Beach & Coastal Walking, Korea, Long-Distance Walking, Road Walking
Comments 12

Goat Killer Trail, Day 8: Pictures

Got back into some serious hiking today with a Saturday climb of Jangsan, a mountain overlooking Haeundae. Had a great time up there photographing fungi, streams, boulders and views of the Haeundae skyscrapers. And I felt strong, even if my heels still look pretty nasty.

Bloody tired now, though — it’s through half-closed eyes that I hit “PUBLISH” tonight…

DAY 8

I slept poorly — car lights and engines — and got a late 6:30 start. I could also feel those 35 miles and knew I would pay the price today…

But the dawn was as gorgeous as ever, with fishing boats scuttling across the horizon beneath the molten ripples of sunrise…

I miss those GKT sunrises

The gift of dawn

As expected, I was slow and close to limping…

All that road, and plenty more ahead…

“All cracked up on the highway” – Bob Dylan

Paddies stretching towards the coast

I kept inventing excuses to stop and rest — on guard rails, under bridges…

Another good reason to stall

My favourite insect

A rest stop under a bridge. I “slept” under one like this that night.

Then my luck changed…

Overgrown shrine

I diverted into a village called Giseong with no water left. And I needed caffeine in any convenient form…

I’m not one of those “culinary explorers” you hear about

I felt myself transform from a common roadside vagrant into some kind of omnipotent highway god…

Splashes of old Korea just off the road

My feet didn’t hurt as much. I started eating miles again…

And the tunnels: the first two serious ones I’ve done in Korea…

The Walker’s Nemesis

I…soon lucked upon Rt 917, which I guess is that fragment of “Old Rt 7” I was told about…

A pleasantly gloomy stretch of coast

My footprints & a military observation shack

Old shrine & hydrangeas

Under a dark sky, with a gentle and sporadic rain cooling my head while hot steam seeped up from the road, I ambled down this narrow, almost deserted coastal road, metres from the water…

They’re proud of their crustaceans in these parts

The barbed-wire coast I’d read about — not pretty, with all that rusting ironwork, but dramatic in the gloom…

A familiar scene in this part of Korea

A cop car pulled in to check me out as I hurriedly put the camera away…

The Man pulled in for a look

The sandy beaches were left wide open but the rocky inlets were always fenced. I had a quick swim and reached the end of 917 as night fell…

Approaching the end of my coastal idyll

I was sorry to be back on harrowing Rt 7…and when I came to an exit ramp, bailed to try out a theory.

Every exit ramp curves round under the main highway; jammed in there between highway and underpass there’s usually a concrete ledge. And now as I spread out my bedroll, I saw the shortcomings…

It was a long Friday night…

~ And that’s all the Goat wrote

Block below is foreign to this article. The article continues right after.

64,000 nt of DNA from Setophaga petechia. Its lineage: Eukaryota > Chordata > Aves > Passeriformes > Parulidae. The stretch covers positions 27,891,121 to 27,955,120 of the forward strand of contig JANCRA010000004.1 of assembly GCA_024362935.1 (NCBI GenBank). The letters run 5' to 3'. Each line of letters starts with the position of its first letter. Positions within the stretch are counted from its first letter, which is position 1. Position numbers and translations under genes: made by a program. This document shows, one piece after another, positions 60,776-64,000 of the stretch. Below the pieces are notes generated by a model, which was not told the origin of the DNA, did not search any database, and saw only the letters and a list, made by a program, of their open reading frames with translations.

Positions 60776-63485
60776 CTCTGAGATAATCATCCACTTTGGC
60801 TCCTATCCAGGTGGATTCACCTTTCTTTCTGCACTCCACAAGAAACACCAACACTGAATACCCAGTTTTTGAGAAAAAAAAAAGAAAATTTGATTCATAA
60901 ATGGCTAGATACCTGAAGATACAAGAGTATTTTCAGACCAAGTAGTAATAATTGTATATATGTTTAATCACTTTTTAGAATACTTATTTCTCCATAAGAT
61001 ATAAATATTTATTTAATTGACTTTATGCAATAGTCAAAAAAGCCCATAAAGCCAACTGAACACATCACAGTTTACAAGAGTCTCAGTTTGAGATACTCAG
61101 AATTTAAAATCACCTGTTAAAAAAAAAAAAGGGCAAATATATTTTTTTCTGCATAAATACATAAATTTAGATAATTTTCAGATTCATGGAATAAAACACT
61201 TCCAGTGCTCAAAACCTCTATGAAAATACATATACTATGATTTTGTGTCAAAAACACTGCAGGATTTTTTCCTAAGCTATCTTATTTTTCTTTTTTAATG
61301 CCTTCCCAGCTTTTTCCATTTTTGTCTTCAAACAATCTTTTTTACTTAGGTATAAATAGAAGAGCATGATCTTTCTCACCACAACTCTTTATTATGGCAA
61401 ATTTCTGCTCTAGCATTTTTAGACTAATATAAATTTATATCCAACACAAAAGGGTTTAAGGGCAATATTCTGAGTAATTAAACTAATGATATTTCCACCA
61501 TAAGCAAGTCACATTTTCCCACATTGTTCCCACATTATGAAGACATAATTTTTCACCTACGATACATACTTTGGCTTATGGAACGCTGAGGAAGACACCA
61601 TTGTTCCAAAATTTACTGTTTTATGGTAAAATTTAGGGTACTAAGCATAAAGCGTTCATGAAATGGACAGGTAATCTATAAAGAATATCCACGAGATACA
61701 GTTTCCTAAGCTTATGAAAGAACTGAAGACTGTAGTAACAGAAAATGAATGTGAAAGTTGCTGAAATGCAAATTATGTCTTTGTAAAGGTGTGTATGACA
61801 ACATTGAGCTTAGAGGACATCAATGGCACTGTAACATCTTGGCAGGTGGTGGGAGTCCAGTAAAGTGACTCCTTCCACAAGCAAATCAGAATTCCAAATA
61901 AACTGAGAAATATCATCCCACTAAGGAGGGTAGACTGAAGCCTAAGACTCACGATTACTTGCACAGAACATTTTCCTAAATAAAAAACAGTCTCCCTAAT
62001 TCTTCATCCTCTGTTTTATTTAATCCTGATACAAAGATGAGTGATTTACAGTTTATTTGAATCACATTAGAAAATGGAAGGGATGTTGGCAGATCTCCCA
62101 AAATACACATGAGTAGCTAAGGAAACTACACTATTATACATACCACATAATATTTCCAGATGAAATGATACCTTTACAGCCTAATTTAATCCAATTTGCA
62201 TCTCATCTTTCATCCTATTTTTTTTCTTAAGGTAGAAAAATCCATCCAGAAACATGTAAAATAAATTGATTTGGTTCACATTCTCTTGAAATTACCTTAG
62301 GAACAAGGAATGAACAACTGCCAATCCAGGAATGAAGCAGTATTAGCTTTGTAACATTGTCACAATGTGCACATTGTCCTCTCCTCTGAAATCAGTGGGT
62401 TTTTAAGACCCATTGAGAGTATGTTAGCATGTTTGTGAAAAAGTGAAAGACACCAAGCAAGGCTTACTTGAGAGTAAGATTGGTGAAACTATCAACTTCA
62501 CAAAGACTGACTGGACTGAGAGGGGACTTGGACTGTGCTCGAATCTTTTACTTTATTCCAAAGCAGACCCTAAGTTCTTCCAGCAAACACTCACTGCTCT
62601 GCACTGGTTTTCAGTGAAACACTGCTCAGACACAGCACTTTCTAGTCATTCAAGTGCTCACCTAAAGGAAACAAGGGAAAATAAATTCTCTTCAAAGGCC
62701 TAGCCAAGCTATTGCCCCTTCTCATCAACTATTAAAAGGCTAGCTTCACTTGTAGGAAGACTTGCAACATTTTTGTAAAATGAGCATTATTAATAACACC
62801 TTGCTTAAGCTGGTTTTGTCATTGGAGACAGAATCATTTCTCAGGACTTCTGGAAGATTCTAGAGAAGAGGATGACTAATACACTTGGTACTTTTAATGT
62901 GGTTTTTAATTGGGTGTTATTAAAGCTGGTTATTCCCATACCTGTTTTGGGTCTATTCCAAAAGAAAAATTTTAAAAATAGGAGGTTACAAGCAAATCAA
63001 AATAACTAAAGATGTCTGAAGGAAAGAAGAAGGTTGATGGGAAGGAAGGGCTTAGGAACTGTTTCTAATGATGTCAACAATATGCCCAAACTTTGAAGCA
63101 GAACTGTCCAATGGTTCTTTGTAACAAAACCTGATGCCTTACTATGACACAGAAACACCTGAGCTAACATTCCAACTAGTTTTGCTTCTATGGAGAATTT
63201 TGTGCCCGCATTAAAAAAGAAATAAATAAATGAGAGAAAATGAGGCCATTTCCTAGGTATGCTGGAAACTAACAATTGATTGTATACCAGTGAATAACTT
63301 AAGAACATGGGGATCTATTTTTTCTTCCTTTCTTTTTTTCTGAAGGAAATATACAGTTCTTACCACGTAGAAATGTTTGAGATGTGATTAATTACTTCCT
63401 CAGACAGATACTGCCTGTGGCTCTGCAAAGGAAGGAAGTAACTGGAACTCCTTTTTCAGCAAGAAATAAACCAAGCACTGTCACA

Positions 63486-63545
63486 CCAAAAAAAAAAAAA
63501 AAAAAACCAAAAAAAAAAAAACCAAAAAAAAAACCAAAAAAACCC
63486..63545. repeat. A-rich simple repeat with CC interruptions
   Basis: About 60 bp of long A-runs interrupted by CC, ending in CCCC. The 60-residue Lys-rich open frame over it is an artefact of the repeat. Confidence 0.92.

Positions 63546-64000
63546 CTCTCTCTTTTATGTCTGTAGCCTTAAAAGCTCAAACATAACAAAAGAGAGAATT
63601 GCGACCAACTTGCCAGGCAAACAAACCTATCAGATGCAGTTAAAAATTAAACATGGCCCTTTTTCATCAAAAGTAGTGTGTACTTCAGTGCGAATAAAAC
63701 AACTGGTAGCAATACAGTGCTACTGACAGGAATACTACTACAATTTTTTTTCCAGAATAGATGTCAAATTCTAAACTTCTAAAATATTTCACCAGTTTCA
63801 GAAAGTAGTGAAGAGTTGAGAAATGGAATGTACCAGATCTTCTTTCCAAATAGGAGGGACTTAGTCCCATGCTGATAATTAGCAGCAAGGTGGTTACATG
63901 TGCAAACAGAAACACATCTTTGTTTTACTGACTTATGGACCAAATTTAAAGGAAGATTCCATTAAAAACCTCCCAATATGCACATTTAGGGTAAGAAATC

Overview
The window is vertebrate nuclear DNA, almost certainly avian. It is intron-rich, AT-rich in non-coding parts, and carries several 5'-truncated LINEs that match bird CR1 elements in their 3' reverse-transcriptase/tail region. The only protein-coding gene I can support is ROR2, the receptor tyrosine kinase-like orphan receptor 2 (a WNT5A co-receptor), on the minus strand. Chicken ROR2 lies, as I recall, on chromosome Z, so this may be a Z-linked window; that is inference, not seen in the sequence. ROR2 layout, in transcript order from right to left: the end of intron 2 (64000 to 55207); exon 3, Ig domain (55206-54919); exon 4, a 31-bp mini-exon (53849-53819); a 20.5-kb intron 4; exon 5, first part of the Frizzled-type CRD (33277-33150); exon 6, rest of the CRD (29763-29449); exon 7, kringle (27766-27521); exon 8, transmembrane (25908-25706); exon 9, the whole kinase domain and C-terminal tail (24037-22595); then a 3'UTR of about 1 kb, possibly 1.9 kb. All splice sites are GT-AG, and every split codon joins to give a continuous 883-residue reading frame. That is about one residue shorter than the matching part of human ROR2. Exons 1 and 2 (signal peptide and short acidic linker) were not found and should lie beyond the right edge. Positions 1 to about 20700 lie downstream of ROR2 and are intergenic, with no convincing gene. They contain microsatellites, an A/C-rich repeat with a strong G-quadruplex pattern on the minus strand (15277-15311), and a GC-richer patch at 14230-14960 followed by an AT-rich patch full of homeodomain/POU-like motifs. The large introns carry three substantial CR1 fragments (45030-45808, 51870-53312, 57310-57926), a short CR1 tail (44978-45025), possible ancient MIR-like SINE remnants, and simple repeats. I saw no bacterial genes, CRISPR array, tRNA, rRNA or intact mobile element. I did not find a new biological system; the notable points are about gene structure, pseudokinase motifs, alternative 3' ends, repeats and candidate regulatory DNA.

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12 Comments

  1. Alice says

    Contrasts of old and new…rice paddies meet highrises–highways meet shrines. I neew one of those “Warning: Crabby People Ahead” signs:) Take care of those feet!

    • Thanks, Alice, they pack a lot of contrast in a small space in these parts.

      Funny, my feet got a good workout this weekend without complaint. They just look scary.

  2. Well, I love your top-shelf cuisine! A sugar blast like that would keep me going like a dervish for about ten minutes and then I’d fade rapidly! Good stuff that it keeps you moving!

    Those tunnels do look a little hairy. I can’t say I’ve ever seen any where there’s any semblance of a footpath?! You must scurry through there on the most minimal of walkway?

    I love the hydrangeas. They’re blooming down here now!

    Oh yeah, I haven’t mentioned it for a while, but those close up photos are great. That lens you’re using beautiful!

    • Cheers, mate. It is a beautiful piece of glass indeed. I really should treat it with more respect, but so far it’s served me well and bears no more serious scarring than the occasional bump or scratch on the casing.

      Tunnels: I get sick in the stomach every time I approach one. Occasionally they sport raised platforms and perhaps even rails, but the nightmare scenario is a long one replete with hurtling trucks and only a sliver of pedestrian space. THIS IS UNJUST!

      The “food”: I was only really interested in liquids and caffeine in that heat. I tried to eat something like a real meal, albeit a prepared one, in the evenings.

  3. I like Korean dragon flies. They are not monstrously big like the ones that I see in the US. It’s supposed to be good omen to catch a red dragon fly. We used to call them “chili pepper dragon flies”–go-chu-jam-ja-ree. Leave it to Koreans to make a reference to something spicy.

    • Thanks, Joy, I dig the dragonflies here too. I’ve actually been thinking I should get a dragonfly tattoo — and those red ones are beautiful, yes.

    • Yes, the moth was gorgeous. Full disclosure: the dragonfly was dead! I know a magician should never reveal his/her tricks, but now that nobody’s watching…

      • In my defence I have a few shots I’ve taken lately where I’m almost touching the (live) dragonfly. So I do like to think they’re at least getting more used to me.

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